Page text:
"When the flower falls from the hair of the Bengali girl, it is the
Punjabi girl who weeps". That was an incredible moment but most
people weren't thinking along those lines at all. I can remember at
one official function where there was a group of women, wives of
members of the elite, and I overheard one laughing to the others
"What does it matter if women in Bengal are being raped by our
soldiers? At least the next generation of Bengalis will be better looking."

that was the kind of attitude you found here in 1971, and it is
still around today.

Ravi Krishna said...

Excellent article.

Riaz Haq said...

Aided and abetted by the Indian and western media, the Bangladeshi Nationalists led by the Awami League have concocted and promoted elaborate myths about the events surrounding Pakistan's defeat in December 1971.

Bangladeshi nationalists claims that "three million people were killed, nearly quarter million women were raped". These claims have failed the scrutiny of the only serious scholarly researcher Sarmila Bose ever done into the subject. Bose's investigation of the 1971 Bangladeshi narrative began when she saw a picture of the Jessore massacre of April 2, 1971. It showed "bodies lie strewn on the ground. All are adult men, in civilian clothes....The caption of the photo is just as grim as its content: "April 2, 1971: Genocide by the Pakistan Occupation Force at Jessore." Upon closer examination, Bose found that "some of the Jessore bodies were dressed in shalwar kameez ' an indication that they were either West Pakistanis or ‘Biharis’, the non-Bengali East Pakistanis who had migrated from northern India". In Bose's book "Dead Reckoning" she has done case-by-case body count estimates that lead her in the end to estimate that between 50,000 and 100,000 people were killed on all sides, including Bengalis, Biharis, West Pakistanis and others, in 1971 war.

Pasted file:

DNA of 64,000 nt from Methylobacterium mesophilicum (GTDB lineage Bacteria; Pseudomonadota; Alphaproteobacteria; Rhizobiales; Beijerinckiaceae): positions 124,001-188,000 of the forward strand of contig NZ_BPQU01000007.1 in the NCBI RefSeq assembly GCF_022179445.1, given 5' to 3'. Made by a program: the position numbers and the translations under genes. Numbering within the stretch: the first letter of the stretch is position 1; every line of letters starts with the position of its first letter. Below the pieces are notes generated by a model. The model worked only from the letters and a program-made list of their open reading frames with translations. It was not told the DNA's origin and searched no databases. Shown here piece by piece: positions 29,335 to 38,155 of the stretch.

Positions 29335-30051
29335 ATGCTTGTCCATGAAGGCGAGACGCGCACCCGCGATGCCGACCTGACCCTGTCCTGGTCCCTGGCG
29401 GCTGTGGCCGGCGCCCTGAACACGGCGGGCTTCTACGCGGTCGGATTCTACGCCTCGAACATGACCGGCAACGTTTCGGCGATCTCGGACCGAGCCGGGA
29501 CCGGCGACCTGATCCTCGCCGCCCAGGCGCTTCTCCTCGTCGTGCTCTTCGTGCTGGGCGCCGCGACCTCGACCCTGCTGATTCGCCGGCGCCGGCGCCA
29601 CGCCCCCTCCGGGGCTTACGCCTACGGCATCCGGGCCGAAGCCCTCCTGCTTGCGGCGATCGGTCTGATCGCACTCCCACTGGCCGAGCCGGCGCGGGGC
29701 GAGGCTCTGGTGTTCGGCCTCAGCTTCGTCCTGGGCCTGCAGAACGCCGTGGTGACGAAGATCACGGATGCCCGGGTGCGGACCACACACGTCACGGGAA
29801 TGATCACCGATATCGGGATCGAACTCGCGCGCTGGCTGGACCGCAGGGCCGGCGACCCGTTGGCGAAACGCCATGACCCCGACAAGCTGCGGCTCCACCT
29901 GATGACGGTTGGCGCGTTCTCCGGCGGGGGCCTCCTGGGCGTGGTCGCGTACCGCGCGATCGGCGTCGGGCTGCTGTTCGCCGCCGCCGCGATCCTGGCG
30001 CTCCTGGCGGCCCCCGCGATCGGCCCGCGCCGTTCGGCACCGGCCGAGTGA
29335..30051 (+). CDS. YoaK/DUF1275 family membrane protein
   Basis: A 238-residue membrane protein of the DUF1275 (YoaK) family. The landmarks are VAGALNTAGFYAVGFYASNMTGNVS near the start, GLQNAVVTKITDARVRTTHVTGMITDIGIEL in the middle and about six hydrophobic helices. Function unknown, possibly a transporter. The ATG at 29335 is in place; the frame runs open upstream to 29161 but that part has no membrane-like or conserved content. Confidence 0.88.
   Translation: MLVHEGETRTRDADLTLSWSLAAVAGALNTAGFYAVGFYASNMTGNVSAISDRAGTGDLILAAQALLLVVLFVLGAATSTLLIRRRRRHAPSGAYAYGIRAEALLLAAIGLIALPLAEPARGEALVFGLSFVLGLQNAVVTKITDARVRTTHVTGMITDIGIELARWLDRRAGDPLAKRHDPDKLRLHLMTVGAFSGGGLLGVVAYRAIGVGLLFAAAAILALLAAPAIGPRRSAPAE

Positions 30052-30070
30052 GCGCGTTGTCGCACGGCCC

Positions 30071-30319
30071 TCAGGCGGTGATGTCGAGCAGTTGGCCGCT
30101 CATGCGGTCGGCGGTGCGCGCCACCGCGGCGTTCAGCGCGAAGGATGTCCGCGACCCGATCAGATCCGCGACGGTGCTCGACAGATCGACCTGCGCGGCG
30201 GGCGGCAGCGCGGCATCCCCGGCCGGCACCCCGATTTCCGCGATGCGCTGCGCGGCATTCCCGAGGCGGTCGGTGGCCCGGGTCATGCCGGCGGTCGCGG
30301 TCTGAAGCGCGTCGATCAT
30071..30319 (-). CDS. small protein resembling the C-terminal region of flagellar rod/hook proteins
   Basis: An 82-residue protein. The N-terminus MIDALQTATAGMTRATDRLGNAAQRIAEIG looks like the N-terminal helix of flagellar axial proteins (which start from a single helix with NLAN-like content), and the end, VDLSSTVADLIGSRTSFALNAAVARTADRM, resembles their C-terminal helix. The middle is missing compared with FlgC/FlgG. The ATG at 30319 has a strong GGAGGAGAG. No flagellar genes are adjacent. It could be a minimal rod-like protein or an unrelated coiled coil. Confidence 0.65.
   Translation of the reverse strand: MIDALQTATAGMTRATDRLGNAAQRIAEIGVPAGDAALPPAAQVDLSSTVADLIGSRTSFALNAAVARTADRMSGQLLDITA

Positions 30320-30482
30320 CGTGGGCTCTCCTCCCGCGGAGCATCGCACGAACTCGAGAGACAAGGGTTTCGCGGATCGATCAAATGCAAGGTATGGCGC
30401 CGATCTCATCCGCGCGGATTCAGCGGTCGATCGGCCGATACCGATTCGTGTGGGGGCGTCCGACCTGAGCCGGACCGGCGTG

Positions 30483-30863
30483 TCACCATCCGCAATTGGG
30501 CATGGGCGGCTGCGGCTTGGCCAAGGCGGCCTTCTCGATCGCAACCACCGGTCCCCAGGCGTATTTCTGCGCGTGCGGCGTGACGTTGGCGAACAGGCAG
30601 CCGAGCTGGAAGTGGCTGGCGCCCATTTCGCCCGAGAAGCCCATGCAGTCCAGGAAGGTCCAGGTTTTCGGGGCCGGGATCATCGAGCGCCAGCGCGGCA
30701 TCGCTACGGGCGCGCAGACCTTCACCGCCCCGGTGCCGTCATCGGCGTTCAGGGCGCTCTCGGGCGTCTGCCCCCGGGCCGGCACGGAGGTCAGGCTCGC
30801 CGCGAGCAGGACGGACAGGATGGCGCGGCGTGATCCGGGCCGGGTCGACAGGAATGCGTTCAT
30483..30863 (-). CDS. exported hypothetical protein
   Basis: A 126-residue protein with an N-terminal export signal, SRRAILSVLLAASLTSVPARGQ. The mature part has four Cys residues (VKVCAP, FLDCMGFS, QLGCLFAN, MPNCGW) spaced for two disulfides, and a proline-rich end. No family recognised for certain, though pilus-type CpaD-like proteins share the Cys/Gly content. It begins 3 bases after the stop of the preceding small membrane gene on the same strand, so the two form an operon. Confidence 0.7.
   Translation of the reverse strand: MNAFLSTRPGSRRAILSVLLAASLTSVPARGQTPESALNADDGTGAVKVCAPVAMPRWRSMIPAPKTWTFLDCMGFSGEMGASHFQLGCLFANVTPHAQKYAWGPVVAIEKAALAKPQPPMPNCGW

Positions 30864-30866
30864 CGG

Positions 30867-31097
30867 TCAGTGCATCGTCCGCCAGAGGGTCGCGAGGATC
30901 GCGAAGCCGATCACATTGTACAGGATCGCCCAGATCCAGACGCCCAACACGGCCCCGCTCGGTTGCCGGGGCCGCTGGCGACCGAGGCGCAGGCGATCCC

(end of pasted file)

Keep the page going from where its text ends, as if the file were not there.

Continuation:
Dr. M. Abdul Mu’min Chowdhury, a Bengali nationalist who actively participated in the separatist cause, in his publication "Behind the Myth of 3 Million", challenges the falsehood. Citing an extensive range of sources to show that what the Pakistani army was carrying out in East Pakistan was a limited counter-insurgency, not genocide, the scholar discloses that after the creation of Bangladesh, the new de facto government offered to pay Taka 2,000 to every family that suffered loss of life but only 3,000 families claimed such compensation. Had there been three million Bengalis dead, a lot more of such families would have come forward. The actual fighting force of Pakistan was 40,000 not 93,000. They were given the responsibility to maintain law and order and protect civilians from the India-backed insurgents of Mukti Bahini. India's Field Marshal Sam Manekshaw praised the professionalism and gallantry of Pakistani soldiers facing the Indian Army's 50:1 advantage in the 1971 war.

Recent books and speeches by Indian officials, including Prime Minister Narendra Modi and ex top RAW officials, confirm what Pakistanis have known all along: India orchestrated the East Pakistan insurgency and then invaded East Pakistan to break up Pakistan in December 1971.

Ravi Krishna said...

@Riaz, -> Dawn correspondent. -> American Counsel General stationed in Dhaka